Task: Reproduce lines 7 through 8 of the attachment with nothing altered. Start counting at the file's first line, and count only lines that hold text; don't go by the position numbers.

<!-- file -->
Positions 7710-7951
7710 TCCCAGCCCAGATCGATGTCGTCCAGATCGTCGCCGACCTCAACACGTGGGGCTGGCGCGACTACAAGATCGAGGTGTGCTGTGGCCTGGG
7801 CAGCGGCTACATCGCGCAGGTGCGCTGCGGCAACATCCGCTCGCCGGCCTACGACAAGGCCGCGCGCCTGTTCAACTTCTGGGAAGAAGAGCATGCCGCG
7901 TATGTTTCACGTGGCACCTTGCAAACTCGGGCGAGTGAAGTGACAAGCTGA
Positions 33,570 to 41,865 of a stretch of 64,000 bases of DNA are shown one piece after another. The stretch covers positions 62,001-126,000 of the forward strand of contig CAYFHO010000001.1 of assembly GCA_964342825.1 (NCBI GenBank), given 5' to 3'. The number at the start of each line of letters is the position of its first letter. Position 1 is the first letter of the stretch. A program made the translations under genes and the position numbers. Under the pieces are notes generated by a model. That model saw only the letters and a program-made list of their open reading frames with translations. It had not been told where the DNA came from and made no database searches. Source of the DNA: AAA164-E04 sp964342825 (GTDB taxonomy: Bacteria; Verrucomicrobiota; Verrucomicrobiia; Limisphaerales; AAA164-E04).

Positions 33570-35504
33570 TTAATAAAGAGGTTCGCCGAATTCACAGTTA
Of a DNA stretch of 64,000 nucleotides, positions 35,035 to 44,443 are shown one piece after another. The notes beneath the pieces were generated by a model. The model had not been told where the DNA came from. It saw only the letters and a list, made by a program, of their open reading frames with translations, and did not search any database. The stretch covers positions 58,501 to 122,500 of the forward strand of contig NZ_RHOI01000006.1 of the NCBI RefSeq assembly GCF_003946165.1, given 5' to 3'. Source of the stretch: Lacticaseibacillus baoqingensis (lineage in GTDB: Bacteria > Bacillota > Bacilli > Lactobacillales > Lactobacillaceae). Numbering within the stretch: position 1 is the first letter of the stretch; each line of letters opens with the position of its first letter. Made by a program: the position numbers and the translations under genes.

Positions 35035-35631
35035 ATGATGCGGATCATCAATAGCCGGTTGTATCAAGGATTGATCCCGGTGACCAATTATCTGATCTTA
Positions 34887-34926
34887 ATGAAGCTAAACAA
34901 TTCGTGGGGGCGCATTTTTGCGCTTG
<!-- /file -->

33570 TTAATAAAGAGGTTCGCCGAATTCACAGTTA
Of a DNA stretch of 64,000 nucleotides, positions 35,035 to 44,443 are shown one piece after another. The notes beneath the pieces were generated by a model. The model had not been told where the DNA came from. It saw only the letters and a list, made by a program, of their open reading frames with translations, and did not search any database. The stretch covers positions 58,501 to 122,500 of the forward strand of contig NZ_RHOI01000006.1 of the NCBI RefSeq assembly GCF_003946165.1, given 5' to 3'. Source of the stretch: Lacticaseibacillus baoqingensis (lineage in GTDB: Bacteria > Bacillota > Bacilli > Lactobacillales > Lactobacillaceae). Numbering within the stretch: position 1 is the first letter of the stretch; each line of letters opens with the position of its first letter. Made by a program: the position numbers and the translations under genes.